Interestingly, the preview session was offline only -- yes, you can play the game offline and in singleplayer if you want to -- which let me try out the 'hotswap' singleplayer when controlling the hunters. Sadly, it's not really much cop. While playing as the monster is always a laugh whether you're facing real humans or AI, the bot hunters tend to hang about in a gaggle and follow the leader, forcing you to do all the heavy lifting and spend most of your time as the tracker. As we've feared, Evolve just isn't consistently fun and enjoyable when playing as the regular humans even if you're by yourself.
This does make Evolve a tough sell at £40, but thankfully Evacuation Mode brings some substantial extra value to the table. This mini-campaign throws the hunters and monster into five back-to-back matches, starting with a traditional Hunt before letting players choose their next destinations, then finally finishing with a desperate Defence match that sees a fully-powered up alpha monster attempt to destroy an evacuation ship and purge Shear of the pesky homo sapien menace once and for all. It acts as a mini self-contained narrative with an intro, various pre-match cutscenes and a cumulative 'colonists saved' meter that factors into a massive XP payout once the credits roll, which should hopefully deter players from ragequitting as they're guaranteed a massive reward.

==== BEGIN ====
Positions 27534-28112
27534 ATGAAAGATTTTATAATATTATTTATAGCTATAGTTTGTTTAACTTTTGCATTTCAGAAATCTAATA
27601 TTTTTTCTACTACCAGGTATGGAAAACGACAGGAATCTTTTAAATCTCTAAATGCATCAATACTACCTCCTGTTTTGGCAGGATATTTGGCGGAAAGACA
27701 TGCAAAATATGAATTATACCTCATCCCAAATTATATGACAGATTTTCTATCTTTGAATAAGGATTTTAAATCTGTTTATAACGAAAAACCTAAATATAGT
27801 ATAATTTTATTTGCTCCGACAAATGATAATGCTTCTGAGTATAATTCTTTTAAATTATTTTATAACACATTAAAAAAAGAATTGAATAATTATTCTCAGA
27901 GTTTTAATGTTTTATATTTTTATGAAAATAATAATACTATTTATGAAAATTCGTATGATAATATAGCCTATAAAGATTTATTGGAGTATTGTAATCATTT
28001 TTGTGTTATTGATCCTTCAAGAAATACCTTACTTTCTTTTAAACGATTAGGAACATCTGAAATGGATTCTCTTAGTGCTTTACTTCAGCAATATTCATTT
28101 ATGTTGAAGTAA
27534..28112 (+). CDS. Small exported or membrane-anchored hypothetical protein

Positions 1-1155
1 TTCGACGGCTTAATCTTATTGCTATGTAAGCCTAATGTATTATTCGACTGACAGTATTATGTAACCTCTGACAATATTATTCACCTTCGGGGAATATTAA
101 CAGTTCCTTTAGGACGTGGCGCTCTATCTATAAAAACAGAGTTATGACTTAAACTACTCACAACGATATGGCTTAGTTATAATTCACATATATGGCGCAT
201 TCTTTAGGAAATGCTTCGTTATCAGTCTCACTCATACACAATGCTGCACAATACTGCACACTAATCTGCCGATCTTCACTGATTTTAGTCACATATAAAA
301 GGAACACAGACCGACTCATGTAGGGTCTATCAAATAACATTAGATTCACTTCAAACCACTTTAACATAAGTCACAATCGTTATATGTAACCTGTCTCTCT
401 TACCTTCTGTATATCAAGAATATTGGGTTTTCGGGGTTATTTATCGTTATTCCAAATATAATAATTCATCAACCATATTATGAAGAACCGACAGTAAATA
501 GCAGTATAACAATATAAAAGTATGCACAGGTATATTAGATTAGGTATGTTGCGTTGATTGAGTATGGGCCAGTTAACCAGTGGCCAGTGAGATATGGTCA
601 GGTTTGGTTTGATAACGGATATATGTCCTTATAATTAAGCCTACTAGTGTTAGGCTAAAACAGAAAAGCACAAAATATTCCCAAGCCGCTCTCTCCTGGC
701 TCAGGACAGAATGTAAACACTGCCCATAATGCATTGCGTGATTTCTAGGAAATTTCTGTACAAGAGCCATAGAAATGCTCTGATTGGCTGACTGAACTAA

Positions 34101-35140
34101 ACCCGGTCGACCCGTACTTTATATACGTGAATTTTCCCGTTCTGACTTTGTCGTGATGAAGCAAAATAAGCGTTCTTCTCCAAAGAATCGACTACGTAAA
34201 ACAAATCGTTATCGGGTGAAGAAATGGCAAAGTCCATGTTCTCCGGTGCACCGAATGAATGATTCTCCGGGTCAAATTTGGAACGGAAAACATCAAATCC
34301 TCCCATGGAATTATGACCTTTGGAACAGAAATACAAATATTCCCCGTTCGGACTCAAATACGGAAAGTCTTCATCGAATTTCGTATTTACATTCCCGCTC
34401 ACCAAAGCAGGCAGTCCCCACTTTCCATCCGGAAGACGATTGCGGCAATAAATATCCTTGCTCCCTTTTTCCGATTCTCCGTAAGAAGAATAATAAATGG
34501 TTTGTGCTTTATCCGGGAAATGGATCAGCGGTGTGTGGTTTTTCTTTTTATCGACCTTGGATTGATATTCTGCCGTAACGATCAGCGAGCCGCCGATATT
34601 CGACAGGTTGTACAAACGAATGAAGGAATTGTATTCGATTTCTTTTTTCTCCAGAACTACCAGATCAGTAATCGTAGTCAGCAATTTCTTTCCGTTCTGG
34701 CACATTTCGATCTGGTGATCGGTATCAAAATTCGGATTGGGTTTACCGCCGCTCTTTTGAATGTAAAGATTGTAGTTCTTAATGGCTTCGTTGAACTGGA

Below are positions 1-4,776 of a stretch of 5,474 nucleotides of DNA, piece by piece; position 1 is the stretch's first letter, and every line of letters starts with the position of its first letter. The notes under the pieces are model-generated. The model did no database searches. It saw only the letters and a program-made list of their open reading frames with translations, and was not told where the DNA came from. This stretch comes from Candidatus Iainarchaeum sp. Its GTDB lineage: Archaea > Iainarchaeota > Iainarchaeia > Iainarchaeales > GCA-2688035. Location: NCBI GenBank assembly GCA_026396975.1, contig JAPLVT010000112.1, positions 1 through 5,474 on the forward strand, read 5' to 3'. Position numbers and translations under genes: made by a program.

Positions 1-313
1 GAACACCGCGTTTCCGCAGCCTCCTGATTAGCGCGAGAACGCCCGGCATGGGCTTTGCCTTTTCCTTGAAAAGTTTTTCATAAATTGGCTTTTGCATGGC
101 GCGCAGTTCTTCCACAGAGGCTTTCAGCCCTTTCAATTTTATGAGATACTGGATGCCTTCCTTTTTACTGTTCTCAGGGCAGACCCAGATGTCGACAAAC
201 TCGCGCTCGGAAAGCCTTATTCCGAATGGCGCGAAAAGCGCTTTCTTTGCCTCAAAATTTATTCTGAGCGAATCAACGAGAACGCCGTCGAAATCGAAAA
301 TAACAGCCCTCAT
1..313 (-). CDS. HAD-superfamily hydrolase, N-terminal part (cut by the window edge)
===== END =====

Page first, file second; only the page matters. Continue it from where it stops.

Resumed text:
Though you start with a traditional Hunt gametype, you're then able to vote on the next three matches and pick from a selection of modes. Nest Mode tasks hunters with destroying a certain amount of durable eggs against a tight time limit while the Monster desperately defends their brood, able to sacrifice an egg to spawn a minion in a pinch. Rescue mode, meanwhile, introduces nine downed human survivors into the maps who have to be revived then escorted back to an extraction zone. Naturally the monster's job is to kill them, and the first to either save or kill five wins the round. Normal Hunt rules still apply, though, so skilled hunters could go straight for the monster and try to tip the scales that way.
Defence Mode, meanwhile, is the most fun I've had with Evolve. Monsters start out fully-evolved with respawning minion support, with their sole objective being to destroy a selection of power generators before taking down the evacuation ship's fuel pump. Hunters get quick 30 second respawns and have to hold out until the timer expires. It's absolutely brutal and can come down to the last few seconds.
What makes Evacuation Mode more interesting, however, is that the winning side gets a tactical or situational advantage in the next round. For example, should the humans defend a power generator, they might benefit from activated defence turrets in the next mission. Conversely, destroying the generator might create choking toxic clouds or allow the monster to start with minion backup. There are more than 24 of these map effects, which thematically tie into the maps and pre-mission cutscenes, and it creates a welcome sense of continuity and narrative to what is otherwise a disconnected selection of multiplayer matches.
I'm still not convinced that Evolve should have been developed as a full-priced AAA title. Its asymettrical multiplayer doesn't seem to be consistently enjoyable enough to pre-order with confidence, while I don't feel that watching a monster run around and eat things makes for a particularly engaging Esport either.
But that said, at least Evolve is proving that there's decent on-paper value to be found here... and that sadistic stealth assassin's are going to make a killing.
Disclosure: I ate two tiny burgers at the event. They were delicious.